Tag Archives: battleground states

Texas becomes ‘battleground’? Who knew?

By JOHN KANELIS / johnkanelis_92@hotmail.com

I won’t even think about predicting that Joe Biden is going to win Texas’s 38 electoral votes next month.

However, it is fascinating in the uber-extreme to think that this longstanding Republican bastion has become a battleground state in this year’s presidential election.

The Dallas Morning News/University of Texas-Tyler this past weekend published a public opinion survey that says Joe Biden holds a narrow lead over Donald Trump. Biden is up 3 percent over Trump in Texas — with just eight days to go before the election.

Democratic vice-presidential nominee Kamala Harris is coming to Texas to campaign. Yes, just a bit more than week out from the election and we’re getting an up-close look at one of the major-party candidates for national office. And she’s a Democrat!

Granted, Texas isn’t going to be trampled by candidates the way, say, Florida, Arizona, Pennsylvania, Michigan and Wisconsin will be pounded. Still, Texas has emerged from the ranks of those states that get zero attention from the presidential campaign teams.

Any of the Pacific Coast states are seen as Democratic bastions. Democrats take voters there for granted; Republicans realize Oregon, Washington and California are lost causes. Conversely, voters in Oklahoma, Utah, the Dakotas or Wyoming won’t see the candidates in the flesh. Republicans take those folks for granted; Democrats know they can’t win there.

Texas has become arguably the biggest prize on the national political map.

I have longed for this moment. I hope the state can flip this year, from GOP to Democrat. I don’t dare predict such a thing will occur.

It surely is fun to watch this spectacle unfold in real time.

Texas might be a battleground? One can hope

Beto O’Rourke’s near-electoral miss in November 2018 has managed to turn Texas from a reliably red, staunchly Republican state into a potential battleground state in the 2020 presidential election.

Maybe . . . that is.

O’Rourke is now running for president of the United States. He damn near was elected to the U.S. Senate this past year. He came within 2 percentage points short of beating Ted Cruz. His close finish energized a once-moribund Texas Democratic Party.

So he decided to parlay that enthusiasm into a national bid.

Now, does his presence amid a gigantic — and still growing — field of Democratic presidential contenders automatically convert Texas into a battleground? Of course not.

He is going to campaign like all hell for Texas convention delegates. If he somehow manages to become the party’s presidential nominee –or even end up on the Democratic ticket as a VP nominee — then the state becomes the site of pitched battle between the two parties.

This is a dream come true for many of us. Me included.

I long have wanted Texas to become a two-party state. Even when Democrats controlled every public office in sight. It shifted dramatically over the past three decades. The GOP has control of every statewide office.

Presidential candidates haven’t given us the time of day. Why bother? The state’s electoral votes are going to the Republicans. So, the GOP has taken us for granted; Democrats have given up on us.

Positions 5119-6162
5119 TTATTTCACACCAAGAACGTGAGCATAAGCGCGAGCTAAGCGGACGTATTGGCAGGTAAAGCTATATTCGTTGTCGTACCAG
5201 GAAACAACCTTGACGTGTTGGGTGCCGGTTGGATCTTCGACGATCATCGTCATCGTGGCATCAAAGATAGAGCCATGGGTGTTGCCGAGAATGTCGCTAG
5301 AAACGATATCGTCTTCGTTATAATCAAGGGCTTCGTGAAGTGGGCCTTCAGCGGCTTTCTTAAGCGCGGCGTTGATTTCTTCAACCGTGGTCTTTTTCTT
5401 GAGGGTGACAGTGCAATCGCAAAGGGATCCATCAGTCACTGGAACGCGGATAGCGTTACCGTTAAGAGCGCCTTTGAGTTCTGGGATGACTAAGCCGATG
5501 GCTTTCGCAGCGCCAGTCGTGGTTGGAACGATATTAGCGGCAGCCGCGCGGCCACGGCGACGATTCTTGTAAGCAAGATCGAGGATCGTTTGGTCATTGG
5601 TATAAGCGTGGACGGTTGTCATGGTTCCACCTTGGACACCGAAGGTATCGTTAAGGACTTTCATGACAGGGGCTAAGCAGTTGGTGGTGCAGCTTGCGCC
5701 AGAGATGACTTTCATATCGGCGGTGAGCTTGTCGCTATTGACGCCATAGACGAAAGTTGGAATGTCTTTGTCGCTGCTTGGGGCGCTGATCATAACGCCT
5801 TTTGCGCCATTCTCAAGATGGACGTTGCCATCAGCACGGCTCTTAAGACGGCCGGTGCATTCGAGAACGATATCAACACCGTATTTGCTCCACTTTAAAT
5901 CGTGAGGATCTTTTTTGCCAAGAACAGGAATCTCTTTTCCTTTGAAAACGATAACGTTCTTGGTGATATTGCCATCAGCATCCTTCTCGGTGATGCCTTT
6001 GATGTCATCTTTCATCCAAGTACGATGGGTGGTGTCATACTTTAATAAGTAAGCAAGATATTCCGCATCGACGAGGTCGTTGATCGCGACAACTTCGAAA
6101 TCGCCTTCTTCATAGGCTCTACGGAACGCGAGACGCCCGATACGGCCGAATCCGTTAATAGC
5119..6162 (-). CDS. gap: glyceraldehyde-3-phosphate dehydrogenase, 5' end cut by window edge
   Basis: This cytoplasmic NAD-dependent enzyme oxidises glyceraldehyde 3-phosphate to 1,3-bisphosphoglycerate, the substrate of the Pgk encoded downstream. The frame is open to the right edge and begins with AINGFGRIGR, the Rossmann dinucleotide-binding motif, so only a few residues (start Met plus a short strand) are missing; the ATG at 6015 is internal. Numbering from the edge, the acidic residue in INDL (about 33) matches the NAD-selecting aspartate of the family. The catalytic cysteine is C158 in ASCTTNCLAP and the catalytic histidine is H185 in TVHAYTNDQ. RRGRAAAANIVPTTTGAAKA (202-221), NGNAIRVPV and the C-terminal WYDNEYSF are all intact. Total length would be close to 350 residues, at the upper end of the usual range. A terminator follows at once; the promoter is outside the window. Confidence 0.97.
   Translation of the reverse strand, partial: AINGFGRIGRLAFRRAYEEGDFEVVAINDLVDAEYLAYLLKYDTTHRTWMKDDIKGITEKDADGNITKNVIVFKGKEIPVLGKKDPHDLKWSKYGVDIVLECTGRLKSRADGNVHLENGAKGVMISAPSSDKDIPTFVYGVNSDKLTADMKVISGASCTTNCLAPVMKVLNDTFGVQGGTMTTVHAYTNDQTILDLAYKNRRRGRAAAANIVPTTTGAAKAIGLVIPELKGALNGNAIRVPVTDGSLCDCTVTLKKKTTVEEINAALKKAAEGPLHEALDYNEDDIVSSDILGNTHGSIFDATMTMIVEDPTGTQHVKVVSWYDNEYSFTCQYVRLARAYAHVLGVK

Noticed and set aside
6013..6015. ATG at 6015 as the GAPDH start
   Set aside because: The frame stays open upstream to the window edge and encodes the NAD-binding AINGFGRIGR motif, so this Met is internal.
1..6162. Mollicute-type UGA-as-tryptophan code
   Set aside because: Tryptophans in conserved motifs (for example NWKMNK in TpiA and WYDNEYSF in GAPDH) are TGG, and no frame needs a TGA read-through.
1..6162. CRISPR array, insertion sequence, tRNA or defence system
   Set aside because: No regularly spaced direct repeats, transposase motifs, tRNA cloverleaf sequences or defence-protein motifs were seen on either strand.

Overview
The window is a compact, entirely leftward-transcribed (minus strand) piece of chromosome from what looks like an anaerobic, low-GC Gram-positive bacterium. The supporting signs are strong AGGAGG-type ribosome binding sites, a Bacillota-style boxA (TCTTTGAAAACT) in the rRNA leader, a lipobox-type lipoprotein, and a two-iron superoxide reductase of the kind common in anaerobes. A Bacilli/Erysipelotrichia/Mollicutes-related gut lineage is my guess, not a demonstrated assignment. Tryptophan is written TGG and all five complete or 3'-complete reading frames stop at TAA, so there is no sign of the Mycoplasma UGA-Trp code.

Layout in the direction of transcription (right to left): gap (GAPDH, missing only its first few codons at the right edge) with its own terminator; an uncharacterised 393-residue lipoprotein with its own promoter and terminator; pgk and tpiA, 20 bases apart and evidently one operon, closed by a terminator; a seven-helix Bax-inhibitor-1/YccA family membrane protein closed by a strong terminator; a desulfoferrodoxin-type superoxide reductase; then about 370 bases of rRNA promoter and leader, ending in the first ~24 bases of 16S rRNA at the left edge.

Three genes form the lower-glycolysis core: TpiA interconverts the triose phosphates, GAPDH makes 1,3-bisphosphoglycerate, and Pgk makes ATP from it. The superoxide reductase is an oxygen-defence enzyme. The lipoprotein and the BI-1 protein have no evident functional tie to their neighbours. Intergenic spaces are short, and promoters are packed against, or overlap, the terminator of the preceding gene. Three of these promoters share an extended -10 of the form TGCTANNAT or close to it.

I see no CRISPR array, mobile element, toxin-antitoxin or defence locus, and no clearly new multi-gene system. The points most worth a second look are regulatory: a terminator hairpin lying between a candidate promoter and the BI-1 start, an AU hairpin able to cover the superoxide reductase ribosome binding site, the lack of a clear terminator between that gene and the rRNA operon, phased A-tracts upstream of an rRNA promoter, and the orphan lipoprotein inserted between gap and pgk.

Beto O’Rourke well might have changed all that.

So, we might be in store for a barrage, a torrent, a tidal wave of political ads as we enter the summer and fall of 2020.

Forgive me for saying this, but I would welcome it.

Beware of what we wish for?

Man, oh man. I might regret getting my wish if it comes true.

I have stated already my hope that Texas becomes a major act in the 2020 presidential nominating and election process. According to the Texas Tribune, that well might be happening even as we digest our Thanksgiving turkey and all the sides that came with it.

The Tribune reports that Beto O’Rourke, the failed Democratic candidate for U.S. Senate, Julian Castro, the former San Antonio mayor and housing secretary for President Obama, and U.S. Sen. John Cornyn, the Republican senator who’s up for re-election in 2020 are getting set to be heard.

That means Texas is going to be smack on center stage in this coming election cycle. Just think: We just got through a tumultuous midterm election that saw the House of Reps turn from GOP to Democrat and O’Rourke damn near knocking off Sen. Ted Cruz in that campaign for the Republican’s Senate seat. Oh, yes: O’Rourke’s near miss occurred in heavily GOP Texas.

Why the possible regret over getting my wish? The TV airwaves are going to be full — as in brimming full — of political ads that will repeat themselves ad nauseum. I’ve already griped about the midterm TV ad fare that kept playing on Metroplex stations. Enough already!

So we’ll have the primary election March 2020 that will feature an expected horde of Democrats running for president. One of them might be O’Rourke; I hope the young man doesn’t do it, because — in my view — he ain’t ready.

Then we’ll have the Democratic presidential nominee, whoever he/she is, likely squaring off against the Republican nominee. It appears that would be Donald John Trump, the incumbent president; then again, one never knows.

So we’re going to get a Texas-size snootful from all the players — big and small — on the national stage.

The past few election cycles have been conducted in states far away from Texas. Those other states have served as battlegrounds where the major parties have fought against each.

Texas well might join the “fun” in 2020.

Are you ready for it? Neither am I.

Might the battleground be expanded for 2020?

Texas remains a “red” state. Just as California remains a “blue” state.